How to Connect Multiple Bluetooth Devices
By Andrew Tennyson
Most smartphones, tablets and computers can connect with several Bluetooth devices simultaneously. Use the Settings app on your mobile device and the Manage Bluetooth Devices screen on your Windows 8.1 computer to establish multiple Bluetooth pairing connections.
Connect Multiple Bluetooth Devices to Smartphones and Tablets
Set each device you want to pair to discoverable mode. Bluetooth devices must be discoverable before you can connect them to your smartphone or tablet. The method for making a device discoverable varies depending on the device. Some simply need to be turned on, while others have dedicated buttons that make them discoverable. Consult the device's manual for additional information on entering the discoverable mode.
Open the Settings app on your smartphone or tablet and select Bluetooth on the main menu.
Images here are from a Samsung Galaxy S5 smartphone running the Google Android 5.0 operating system. Although these images differ somewhat from iPhones, iPads, older Android phones and Windows Phone devices, the process for connecting multiple Bluetooth devices is essentially the same.
Touch the virtual Bluetooth switch to turn Bluetooth functionality on, if it's not already enabled. Wait a moment for the smartphone or tablet to display a list of discoverable Bluetooth devices currently within range.
Touch the name of the first device you want to connect and touch Yes, Pair or OK, depending on the device, to authorize the connection. Enter the device's pairing code, if prompted to do so. Repeat this process for each device you want to connect to your smartphone or tablet.
Not all devices require a pairing code. If yours does and you don't know what it is, try 0000 or 1234. These are two of the most common pairing codes for Bluetooth devices.
Connect Multiple Bluetooth Devices to Your Computer
Set each Bluetooth device to its discoverable mode. Devices must be discoverable before you can connect them to your computer. Consult each device's manual for information on how to make it discoverable.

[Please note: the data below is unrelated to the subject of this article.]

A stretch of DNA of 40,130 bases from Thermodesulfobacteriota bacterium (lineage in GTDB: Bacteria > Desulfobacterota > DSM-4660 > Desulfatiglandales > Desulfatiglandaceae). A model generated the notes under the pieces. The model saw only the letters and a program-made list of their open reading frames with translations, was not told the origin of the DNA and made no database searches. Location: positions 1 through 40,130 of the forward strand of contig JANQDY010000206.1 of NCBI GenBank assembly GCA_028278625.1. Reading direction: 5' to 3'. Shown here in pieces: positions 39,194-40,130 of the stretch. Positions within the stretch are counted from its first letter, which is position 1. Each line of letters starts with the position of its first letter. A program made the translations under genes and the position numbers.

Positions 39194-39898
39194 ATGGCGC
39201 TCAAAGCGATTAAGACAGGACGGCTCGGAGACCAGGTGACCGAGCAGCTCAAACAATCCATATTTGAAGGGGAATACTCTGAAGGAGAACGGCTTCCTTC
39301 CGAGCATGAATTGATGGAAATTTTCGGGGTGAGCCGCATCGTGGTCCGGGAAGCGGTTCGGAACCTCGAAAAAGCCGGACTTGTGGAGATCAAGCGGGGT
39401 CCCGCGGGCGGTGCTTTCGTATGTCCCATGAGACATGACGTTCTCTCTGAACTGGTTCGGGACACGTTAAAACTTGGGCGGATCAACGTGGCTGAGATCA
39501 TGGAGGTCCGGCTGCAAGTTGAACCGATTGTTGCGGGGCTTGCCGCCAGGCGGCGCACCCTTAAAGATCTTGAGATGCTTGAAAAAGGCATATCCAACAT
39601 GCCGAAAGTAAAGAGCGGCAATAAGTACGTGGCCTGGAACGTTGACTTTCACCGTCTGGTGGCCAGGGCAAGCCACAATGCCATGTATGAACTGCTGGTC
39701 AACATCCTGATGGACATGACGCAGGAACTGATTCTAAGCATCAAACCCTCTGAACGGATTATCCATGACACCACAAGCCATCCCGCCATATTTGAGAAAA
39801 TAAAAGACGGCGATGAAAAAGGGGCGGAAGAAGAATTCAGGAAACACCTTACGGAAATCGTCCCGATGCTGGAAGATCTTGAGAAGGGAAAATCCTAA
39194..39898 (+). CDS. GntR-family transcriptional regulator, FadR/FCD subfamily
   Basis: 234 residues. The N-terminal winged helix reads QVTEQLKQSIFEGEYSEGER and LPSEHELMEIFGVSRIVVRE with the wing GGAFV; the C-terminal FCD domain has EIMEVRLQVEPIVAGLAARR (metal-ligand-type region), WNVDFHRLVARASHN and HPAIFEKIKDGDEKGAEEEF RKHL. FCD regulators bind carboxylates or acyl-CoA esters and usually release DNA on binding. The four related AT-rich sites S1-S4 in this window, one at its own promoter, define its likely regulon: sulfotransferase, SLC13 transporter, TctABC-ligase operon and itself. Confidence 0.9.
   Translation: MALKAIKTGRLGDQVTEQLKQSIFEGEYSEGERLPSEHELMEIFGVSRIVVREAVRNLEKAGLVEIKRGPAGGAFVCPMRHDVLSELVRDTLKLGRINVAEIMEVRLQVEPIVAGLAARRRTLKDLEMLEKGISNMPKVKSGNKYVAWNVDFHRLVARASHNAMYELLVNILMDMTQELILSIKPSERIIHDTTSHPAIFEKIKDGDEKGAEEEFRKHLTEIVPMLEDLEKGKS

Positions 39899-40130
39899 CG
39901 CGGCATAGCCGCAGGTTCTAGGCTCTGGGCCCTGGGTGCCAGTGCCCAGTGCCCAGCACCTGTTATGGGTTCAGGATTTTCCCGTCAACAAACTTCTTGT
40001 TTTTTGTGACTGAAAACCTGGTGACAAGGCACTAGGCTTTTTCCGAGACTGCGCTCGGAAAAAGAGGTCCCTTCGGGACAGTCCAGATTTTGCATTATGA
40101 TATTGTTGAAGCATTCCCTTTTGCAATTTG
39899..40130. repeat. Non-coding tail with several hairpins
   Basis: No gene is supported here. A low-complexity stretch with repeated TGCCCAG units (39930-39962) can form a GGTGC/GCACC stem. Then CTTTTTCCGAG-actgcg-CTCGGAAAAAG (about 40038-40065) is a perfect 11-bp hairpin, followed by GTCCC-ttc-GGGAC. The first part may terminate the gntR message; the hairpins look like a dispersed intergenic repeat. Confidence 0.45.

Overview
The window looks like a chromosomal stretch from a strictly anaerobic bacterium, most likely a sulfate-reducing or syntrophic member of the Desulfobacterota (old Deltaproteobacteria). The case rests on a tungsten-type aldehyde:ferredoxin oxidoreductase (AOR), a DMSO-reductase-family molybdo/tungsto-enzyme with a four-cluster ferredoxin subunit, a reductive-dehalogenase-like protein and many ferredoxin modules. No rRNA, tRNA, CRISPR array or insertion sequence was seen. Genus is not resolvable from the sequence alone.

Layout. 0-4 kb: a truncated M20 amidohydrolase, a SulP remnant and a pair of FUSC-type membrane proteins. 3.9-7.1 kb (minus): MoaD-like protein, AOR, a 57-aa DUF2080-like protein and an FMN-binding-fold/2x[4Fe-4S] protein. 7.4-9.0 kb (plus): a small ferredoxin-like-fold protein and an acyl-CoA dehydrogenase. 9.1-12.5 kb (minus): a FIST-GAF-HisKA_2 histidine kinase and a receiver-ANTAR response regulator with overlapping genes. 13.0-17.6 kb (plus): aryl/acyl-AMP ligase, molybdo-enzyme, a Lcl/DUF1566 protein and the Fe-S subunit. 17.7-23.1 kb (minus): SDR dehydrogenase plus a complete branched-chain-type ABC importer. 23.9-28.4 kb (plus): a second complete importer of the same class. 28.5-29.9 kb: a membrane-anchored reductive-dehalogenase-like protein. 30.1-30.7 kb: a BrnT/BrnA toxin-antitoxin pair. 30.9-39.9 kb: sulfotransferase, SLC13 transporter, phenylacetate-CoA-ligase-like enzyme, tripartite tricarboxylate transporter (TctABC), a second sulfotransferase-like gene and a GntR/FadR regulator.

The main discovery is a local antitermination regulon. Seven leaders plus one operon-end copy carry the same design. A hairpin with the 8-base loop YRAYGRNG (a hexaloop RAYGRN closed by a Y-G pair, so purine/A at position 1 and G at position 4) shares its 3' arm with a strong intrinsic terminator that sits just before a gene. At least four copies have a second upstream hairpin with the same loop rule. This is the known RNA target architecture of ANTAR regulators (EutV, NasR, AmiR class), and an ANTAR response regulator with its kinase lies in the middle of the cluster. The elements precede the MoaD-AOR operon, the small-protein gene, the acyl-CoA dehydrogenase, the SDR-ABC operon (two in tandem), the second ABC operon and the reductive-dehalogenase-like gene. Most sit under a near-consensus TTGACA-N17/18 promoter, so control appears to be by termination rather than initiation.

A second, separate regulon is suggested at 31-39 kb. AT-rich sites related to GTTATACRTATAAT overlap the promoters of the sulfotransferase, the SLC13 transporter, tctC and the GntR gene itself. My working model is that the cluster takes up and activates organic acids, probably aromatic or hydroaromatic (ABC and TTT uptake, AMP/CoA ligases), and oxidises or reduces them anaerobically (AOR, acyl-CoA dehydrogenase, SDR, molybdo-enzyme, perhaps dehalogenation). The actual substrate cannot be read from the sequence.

Go to the Start screen on your Windows 8 or 8.1 computer, press Control-C to open the Charms menu and then click the Settings icon.
If your device has a touch screen, swipe in from the bottom-right to display the Charms menu.
Choose PC Settings, click PC & Devices and then select Bluetooth to open the computer's Bluetooth settings screen.
Click the Bluetooth switch to set it to the On position to enable Bluetooth connectivity on your computer.
Some older computers don't have built-in Bluetooth capabilities. If your computer doesn't, purchase a Bluetooth dongle that you attach to the USB port of the computer to add Bluetooth functionality.
Select the first device you want to connect by Bluetooth and then click its associated Pair button. Click Yes or OK to confirm the connection request and then enter the device's pairing code, if required. Repeat this process for each Bluetooth device you want to pair with the computer.
Types of Bluetooth Devices
You don't have to stop at connecting your phone to a nearby printer, your laptop to a keyboard or your tablet to a wireless headset. A computer, smartphone or tablet is not required for every Bluetooth connection. You can connect a Bluetooth headset to a car stereo, or a TV to a set of Bluetooth speakers. How you pair these types of devices varies. Consult the manuals for information on how to make these devices discoverable and how to pair them with other Bluetooth-capable devices.
- In order for the Bluetooth devices to work properly together, they should be within 30 feet of one another. This is the maximum range for signal transmission for many of the Bluetooth devices that connect with mobile devices and computers.
- If you experience signal dropouts or interference, evaluate the environment in which you're using the Bluetooth devices. The quality of a Bluetooth signal is negatively affected by concrete walls, microwaves and other wireless devices such as cordless telephones.
Andrew Tennyson has been writing about culture, technology, health and a variety of other subjects since 2003. He has been published in The Gazette, DTR and ZCom. He holds a Bachelor of Arts in history and a Master of Fine Arts in writing.